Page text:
Everything theverytiredperson says.

Next time you have a piece of ham (real ham, not the cheap reconstituted stuff) examine it closely. You will find it very difficult to find any blood vessels. Your own muscles are very like a pig's.

Sometimes the injection site will bleed a little. That's because you've gone through a blood vessel in your skin. Not at all harmful.

The only real danger is if you get an infection, so try to avoid touching the needles themselves.

Clare184 in reply to fbirder

That makes perfect sense with the comparison to ham, thanks fbirder I knew I could rely on everyone here to reassure me

A lot of articles really push so many things to be careful about because they have to cover the possibilities. It leads to a hypersensitivity when you're thinking about self-injecting, or even after you inject.

After the first shot I went over every point with a pharmacist. She was dumbfounded about a few of the points (knowledgeable, but absolutely dumbfounded!) and thoroughly explained how all others were not much of a threat at all. Chances slim to none for many. And some were not a huge deal if they happened anyway, despite following instructions - air in needle, small prick of blood.

I am most careful about keeping injection site and top of vial clean/disinfected. And like fbirder said, I make sure to avoid touching the needle.

All the best.

Clare184 in reply to Litatamon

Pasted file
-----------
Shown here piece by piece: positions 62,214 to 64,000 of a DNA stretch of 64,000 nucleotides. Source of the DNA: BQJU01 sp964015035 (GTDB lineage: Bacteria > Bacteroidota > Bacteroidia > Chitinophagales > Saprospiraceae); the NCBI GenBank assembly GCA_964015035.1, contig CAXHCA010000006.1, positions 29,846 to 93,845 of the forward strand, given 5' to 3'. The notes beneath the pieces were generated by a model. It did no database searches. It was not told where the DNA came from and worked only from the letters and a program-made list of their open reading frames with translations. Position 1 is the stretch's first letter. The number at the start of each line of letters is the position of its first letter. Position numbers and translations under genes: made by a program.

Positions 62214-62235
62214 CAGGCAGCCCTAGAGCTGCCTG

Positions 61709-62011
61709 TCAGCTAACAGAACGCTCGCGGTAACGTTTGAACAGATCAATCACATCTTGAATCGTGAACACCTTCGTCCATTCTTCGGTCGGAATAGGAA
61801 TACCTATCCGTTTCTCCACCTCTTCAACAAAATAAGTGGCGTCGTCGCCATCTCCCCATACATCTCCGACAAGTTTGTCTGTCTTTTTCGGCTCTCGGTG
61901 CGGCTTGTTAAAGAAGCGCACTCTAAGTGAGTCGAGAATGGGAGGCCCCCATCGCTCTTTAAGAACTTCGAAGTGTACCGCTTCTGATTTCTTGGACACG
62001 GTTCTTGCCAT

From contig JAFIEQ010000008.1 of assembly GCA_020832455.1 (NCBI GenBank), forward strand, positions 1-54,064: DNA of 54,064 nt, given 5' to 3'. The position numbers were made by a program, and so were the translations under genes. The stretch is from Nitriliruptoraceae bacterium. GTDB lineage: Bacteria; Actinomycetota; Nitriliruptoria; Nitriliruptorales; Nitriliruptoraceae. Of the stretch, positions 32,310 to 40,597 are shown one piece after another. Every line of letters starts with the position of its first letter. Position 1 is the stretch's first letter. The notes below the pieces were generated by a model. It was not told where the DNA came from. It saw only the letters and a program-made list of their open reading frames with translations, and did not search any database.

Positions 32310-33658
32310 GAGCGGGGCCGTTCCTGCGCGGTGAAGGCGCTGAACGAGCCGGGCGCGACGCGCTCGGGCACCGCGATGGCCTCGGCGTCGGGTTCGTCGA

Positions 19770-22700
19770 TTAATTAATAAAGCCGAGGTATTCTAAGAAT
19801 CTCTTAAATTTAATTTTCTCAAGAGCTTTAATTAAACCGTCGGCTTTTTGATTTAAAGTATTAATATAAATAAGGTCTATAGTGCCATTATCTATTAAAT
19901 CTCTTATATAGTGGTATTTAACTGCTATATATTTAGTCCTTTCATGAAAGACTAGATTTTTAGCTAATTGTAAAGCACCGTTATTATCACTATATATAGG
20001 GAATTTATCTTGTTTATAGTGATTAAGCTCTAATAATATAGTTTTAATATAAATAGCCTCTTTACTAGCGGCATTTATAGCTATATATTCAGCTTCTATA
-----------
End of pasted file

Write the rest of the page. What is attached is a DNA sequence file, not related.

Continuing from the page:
I'm glad that I've been having injections from the nurse for a couple of years now so at least I don't have to worry about having a bad reaction

Litatamon in reply to Clare184

So true Clare. I might be switching type of b12 soon and even then I will get my first shot change with a professional, before I self-inject.

I have a friend who wants me to inject her with b12. I told her no way would I consider that until a medical professional has given her at least a few shots first to see how she reacts to it.

I realize that an emergency reaction is beyond rare. But I have zero interest in finding that rare person or rare reaction!

Others have done a good job of answering your question about self injecting. I thought I'd mention my experience about a shot seeming to be not effective. I think I've had a similar experience.

In my situation it was because I both respond really well to injections, but need them more frequently than my doctor at the time was willing to prescribe. I was on one injection of cyano a month. The day after an injection I would feel like I had a lot of energy and could accomplish anything. This inevitably lead to me overdoing things, and the shot would seem to wear off more quickly. By the next shot I would feel worse than I did before the previous shot. Then the next shot wouldn't seem to give me as much of a boost, or it would feel as if I didn't get a shot at all.

For me the answer was a combination of more frequent injections and pacing myself so as not to overdo it right after getting the injection.

How did you get more frequent injections if your dr was not willing? I am having the same problem. Did you find another doctor who was more knowledgeable or just buy the medicine without a prescriptions. Pills do not work for me as I don't absorb nutrients well due to ulcerative colitis. Thanks.

I did both actually. I live within driving distance of Canada, which sells injectable B12 without a prescription. So I drove to Canada and bought some. I eventually found a good naturopath locally who was willing to prescribe B12 at the frequency I need.

Thanks. Maybe I can order the shots online from a Canadian pharmacy. Wondering what symptoms you had and how quickly they got better? I am having problems with walking and balancing, and it hasn't improved with the monthly shots. Looked on Amazon and found 5,000 mcg of methylcobalamin under my tongue; only been a few days but I think I'm noticing a little more strength. My symptoms, however, are relatively severe.